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Broken L3 vertebrae
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kazanthink


Jan 3, 2011, 9:11 AM
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Broken L3 vertebrae
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So i just took a bad fall from bouldering landed on my feet on a pad but not well at all. i have a compression fracture thats stable. i have not received very much info on recovery other then take it day by day and i should be back to almost normal in about 3 months. any one had a similar injury or no any one that has? im just looking for info on how bad it hurt for how long does it still affect your climbing or other activities?


Hooky


Jan 3, 2011, 3:31 PM
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Re: [kazanthink] Broken L3 vertebrae [In reply to]
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Similar experience - L4 broken and I needed a surgery (they inserted something like a metal bridge between L3 and L5 to relieve the load from L4). For some 3.5 months I couldn't sit (doctor's orders), only stand or lie (sucks), after that I slowly got back to normal life (incl. climbing, softball and sports in general). This was at first difficult and mildly painful, partly because of all the muscle atrophy, but I quickly returned to my normal fitness level. A year after the accident I had another surgery (removal of the metal fixation), this time the regeneration was quick (some 2 weeks). Now (almost 2 years after the accident) I am quite fit and I don't think it poses any limitation for my climbing. Truth is, after a lot of sport or bigger loads, my lower back hurts a little, I guess I just have to live with that. The accident may have had some negative impact on my softball performace (overall body movement isn't so quick etc.) but I don't see any problmes with climbing (in fact, I got much better, but that's another story). In short, you have nothing to worry about.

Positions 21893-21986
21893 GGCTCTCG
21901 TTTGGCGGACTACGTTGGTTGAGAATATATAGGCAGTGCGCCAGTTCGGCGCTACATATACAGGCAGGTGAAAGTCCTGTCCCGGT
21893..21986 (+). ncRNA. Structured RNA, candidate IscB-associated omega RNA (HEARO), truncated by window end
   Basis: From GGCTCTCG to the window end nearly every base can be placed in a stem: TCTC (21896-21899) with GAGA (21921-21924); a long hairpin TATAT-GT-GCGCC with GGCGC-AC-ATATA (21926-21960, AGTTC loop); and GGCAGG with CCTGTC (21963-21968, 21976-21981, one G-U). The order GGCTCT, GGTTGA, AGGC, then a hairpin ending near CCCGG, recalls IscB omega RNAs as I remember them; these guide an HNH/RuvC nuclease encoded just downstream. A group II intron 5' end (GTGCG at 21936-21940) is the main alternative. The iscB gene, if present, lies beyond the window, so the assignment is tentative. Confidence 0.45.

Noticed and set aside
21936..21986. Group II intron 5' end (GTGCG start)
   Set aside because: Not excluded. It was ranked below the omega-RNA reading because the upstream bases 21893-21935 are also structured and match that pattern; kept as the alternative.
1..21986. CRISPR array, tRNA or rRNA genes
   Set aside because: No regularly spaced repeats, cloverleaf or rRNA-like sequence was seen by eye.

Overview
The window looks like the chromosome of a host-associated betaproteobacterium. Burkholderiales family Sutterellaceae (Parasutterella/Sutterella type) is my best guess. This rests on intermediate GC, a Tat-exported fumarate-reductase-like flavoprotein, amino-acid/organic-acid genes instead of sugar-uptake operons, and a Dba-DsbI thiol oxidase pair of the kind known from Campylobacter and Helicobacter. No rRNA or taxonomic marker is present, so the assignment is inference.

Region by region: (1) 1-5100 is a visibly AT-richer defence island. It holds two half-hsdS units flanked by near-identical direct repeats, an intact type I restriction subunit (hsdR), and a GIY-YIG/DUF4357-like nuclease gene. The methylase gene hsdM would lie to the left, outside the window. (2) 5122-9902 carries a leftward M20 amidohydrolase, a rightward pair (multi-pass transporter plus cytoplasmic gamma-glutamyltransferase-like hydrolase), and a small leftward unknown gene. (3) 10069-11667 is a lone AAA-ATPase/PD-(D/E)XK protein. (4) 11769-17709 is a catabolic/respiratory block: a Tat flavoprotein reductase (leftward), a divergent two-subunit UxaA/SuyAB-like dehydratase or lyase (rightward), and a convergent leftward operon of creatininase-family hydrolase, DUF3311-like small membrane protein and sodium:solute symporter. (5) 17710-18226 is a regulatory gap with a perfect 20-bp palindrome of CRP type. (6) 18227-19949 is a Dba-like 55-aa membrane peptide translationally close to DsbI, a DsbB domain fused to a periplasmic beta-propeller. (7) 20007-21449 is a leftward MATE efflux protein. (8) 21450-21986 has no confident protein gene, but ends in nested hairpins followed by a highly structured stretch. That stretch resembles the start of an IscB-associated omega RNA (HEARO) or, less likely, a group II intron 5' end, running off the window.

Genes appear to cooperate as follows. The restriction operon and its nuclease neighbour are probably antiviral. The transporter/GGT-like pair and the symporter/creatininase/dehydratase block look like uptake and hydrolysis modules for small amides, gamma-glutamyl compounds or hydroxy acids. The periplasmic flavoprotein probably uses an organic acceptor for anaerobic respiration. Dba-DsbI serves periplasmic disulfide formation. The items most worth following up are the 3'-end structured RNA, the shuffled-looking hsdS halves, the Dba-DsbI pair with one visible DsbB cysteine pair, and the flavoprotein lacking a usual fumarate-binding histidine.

gblauer
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Jan 3, 2011, 4:26 PM
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Re: [kazanthink] Broken L3 vertebrae [In reply to]
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I was dropped 30 feet to the deck and had a compression fracture of L4. It was totally stable and the doctor said I could do anything I wanted, as long as it didn't hurt.

I started climbing (TR only, super easy leading just to see if my head was messed up) a week later. The woman who dropped me was a cranial sacral therapist. She treated me every day for four weeks. I credit my quick recovery (lack of pain) to her treatments.

I have no lasting effects/damage from the accident.


dindolino32


Jan 3, 2011, 5:27 PM
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Re: [kazanthink] Broken L3 vertebrae [In reply to]
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avoid lumbar flexion and twisting. That will put strain on the body of the vertebrae. Also, avoid high axial loads. Sacral cranial therapy is made up. There is no real correlated evidence in CSF fluid pulsations and healing. Lastly, talk to your doctor, as he is the only one that has an x-ray or MRI to acutally image the thing and see what is truly going on.


kazanthink


Jan 3, 2011, 5:27 PM
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Re: [gblauer] Broken L3 vertebrae [In reply to]
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awesome guys that makes me feel better i am kinda worried but that give me hope that as long as i take it easy to work to recoup i should be back to climbing hard soon enough might stick to the ropes a little bit more now though

what kind of treatments were you doing that you think helped i am not familiar with it?

thanks again for the advice and encouragement


gblauer
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Jan 3, 2011, 5:32 PM
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Re: [kazanthink] Broken L3 vertebrae [In reply to]
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Well, cranial sacral treatments defined by Wiki as: